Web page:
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**Optimal Bayesian experimental design for models with intractable likelihoods using indirect inference applied to biological process models.**
*(English)*
Zbl 1359.62321

Summary: This paper addresses the problem of determining optimal designs for biological process models with intractable likelihoods, with the goal of parameter inference. The Bayesian approach is to choose a design that maximises the mean of a utility, and the utility is a function of the posterior distribution. Therefore, its estimation requires likelihood evaluations. However, many problems in experimental design involve models with intractable likelihoods, that is, likelihoods that are neither analytic nor can be computed in a reasonable amount of time. We propose a novel solution using indirect inference (II), a well established method in the literature, and the Markov chain Monte Carlo (MCMC) algorithm of P. Müller et al. [J. Am. Stat. Assoc. 99, No. 467, 788–798 (2004; Zbl 1117.62404)]. Indirect inference employs an auxiliary model with a tractable likelihood in conjunction with the generative model, the assumed true model of interest, which has an intractable likelihood. Our approach is to estimate a map between the parameters of the generative and auxiliary models, using simulations from the generative model. An II posterior distribution is formed to expedite utility estimation. We also present a modification to the utility that allows the Müller algorithm to sample from a substantially sharpened utility surface, with little computational effort. Unlike competing methods, the II approach can handle complex design problems for models with intractable likelihoods on a continuous design space, with possible extension to many observations. The methodology is demonstrated using two stochastic models; a simple tractable death process used to validate the approach, and a motivating stochastic model for the population evolution of macroparasites.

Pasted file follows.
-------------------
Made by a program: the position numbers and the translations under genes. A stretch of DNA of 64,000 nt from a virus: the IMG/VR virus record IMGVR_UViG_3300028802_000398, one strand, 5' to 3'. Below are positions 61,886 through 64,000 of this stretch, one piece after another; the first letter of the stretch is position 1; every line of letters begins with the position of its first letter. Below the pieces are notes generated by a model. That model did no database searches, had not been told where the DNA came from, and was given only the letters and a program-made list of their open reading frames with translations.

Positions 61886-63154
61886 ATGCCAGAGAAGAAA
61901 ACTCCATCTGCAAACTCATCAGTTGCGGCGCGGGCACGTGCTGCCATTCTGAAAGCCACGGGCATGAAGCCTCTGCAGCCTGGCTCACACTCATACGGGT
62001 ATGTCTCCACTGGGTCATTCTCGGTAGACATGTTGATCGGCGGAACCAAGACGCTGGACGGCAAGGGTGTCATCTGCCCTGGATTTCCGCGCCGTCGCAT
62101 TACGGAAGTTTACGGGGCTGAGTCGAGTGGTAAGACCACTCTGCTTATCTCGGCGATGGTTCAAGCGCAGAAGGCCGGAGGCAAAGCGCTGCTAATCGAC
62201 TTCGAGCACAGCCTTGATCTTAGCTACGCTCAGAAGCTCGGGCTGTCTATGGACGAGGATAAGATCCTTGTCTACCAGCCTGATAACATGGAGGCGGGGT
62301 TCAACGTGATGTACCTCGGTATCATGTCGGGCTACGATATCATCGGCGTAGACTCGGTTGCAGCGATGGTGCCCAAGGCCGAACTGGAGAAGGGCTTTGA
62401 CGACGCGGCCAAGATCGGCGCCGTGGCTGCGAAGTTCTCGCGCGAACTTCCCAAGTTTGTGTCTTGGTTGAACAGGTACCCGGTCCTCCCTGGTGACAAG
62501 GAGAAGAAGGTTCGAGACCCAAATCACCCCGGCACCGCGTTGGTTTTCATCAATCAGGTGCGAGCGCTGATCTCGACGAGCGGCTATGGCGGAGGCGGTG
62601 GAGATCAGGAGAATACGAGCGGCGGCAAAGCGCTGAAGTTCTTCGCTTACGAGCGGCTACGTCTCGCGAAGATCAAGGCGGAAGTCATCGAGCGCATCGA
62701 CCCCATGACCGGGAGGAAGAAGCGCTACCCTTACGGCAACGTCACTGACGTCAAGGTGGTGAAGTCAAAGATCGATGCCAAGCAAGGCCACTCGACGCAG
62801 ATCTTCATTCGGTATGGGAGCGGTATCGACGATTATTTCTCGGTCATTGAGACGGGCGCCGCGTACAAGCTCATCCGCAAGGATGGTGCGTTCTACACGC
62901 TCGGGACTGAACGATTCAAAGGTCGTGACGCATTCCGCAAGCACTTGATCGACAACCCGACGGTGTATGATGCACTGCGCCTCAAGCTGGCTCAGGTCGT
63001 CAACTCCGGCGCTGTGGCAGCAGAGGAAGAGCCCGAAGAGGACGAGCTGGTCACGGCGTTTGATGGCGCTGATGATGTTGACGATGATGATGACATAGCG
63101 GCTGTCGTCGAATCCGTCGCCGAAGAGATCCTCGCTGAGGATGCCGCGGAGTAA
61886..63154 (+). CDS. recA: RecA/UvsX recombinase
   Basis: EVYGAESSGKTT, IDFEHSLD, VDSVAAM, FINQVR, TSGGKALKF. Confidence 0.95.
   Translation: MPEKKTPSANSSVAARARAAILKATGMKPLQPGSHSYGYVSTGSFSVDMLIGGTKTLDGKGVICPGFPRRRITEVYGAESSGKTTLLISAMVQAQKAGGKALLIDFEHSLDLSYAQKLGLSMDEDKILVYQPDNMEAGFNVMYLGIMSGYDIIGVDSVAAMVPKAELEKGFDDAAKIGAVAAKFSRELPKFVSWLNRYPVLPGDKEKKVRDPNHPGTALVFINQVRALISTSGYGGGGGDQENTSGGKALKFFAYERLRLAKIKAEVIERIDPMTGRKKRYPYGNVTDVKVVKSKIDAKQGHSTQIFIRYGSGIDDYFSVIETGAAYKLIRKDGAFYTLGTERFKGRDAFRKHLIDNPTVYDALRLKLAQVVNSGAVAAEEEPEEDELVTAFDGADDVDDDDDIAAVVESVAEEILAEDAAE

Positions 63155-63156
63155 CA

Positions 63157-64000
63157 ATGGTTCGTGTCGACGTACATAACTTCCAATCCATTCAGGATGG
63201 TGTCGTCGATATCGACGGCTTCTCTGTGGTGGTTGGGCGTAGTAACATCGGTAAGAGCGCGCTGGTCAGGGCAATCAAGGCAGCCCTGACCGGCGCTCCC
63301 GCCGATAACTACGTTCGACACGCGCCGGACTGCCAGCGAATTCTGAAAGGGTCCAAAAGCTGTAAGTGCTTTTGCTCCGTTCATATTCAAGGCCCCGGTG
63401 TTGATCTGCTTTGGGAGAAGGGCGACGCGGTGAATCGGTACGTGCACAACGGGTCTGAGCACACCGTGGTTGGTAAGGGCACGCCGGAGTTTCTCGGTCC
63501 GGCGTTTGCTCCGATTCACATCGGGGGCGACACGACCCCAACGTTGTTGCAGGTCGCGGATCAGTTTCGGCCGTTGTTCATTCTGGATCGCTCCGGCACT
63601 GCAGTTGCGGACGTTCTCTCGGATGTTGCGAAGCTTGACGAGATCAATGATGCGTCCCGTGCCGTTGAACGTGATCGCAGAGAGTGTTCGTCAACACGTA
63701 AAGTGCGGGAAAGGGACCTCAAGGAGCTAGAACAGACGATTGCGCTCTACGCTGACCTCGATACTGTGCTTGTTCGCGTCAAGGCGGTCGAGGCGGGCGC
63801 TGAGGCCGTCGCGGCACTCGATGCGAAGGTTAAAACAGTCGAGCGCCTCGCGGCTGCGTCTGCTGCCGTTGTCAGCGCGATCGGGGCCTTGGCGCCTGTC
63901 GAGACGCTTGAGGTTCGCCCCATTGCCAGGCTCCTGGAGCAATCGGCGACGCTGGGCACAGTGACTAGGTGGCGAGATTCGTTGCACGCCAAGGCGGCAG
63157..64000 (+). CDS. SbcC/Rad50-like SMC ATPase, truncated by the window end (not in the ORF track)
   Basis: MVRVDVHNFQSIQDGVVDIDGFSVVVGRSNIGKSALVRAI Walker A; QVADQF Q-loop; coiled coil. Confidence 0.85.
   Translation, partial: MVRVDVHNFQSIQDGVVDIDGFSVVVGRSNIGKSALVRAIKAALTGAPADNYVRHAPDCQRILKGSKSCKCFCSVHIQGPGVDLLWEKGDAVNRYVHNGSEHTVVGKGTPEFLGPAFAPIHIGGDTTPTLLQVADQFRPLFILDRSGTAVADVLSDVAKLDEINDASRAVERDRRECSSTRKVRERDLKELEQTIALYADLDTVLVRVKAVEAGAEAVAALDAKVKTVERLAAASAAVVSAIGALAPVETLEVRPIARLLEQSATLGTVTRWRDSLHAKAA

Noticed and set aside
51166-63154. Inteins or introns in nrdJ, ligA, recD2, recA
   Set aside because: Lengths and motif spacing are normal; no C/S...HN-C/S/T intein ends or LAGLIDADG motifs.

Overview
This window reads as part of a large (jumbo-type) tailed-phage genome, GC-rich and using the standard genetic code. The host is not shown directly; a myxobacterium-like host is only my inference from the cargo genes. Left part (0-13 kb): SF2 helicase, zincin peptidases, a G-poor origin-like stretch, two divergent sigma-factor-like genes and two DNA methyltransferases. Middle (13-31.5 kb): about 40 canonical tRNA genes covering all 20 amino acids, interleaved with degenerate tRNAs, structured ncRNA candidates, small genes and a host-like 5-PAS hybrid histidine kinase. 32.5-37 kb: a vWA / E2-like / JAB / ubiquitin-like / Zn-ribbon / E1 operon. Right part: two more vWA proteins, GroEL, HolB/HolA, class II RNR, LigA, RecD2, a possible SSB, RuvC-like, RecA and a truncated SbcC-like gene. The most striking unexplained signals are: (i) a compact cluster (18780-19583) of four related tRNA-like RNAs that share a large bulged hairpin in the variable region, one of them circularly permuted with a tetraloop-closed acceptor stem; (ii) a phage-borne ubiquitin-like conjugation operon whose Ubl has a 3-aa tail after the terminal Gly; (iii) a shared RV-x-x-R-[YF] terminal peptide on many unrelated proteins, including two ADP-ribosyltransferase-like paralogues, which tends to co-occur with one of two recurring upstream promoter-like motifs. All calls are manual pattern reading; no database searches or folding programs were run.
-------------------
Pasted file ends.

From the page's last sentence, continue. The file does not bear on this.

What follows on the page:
### MSC:

62K05 | Optimal statistical designs |

62F15 | Bayesian inference |

62P10 | Applications of statistics to biology and medical sciences; meta analysis |